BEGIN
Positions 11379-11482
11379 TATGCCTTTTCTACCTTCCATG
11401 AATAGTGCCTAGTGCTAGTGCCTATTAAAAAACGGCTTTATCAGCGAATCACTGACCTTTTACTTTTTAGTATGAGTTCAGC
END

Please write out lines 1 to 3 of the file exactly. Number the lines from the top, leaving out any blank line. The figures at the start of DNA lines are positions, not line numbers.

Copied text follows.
Positions 11379-11482
11379 TATGCCTTTTCTACCTTCCATG
11401 AATAGTGCCTAGTGCTAGTGCCTATTAAAAAACGGCTTTATCAGCGAATCACTGACCTTTTACTTTTTAGTATGAGTTCAGC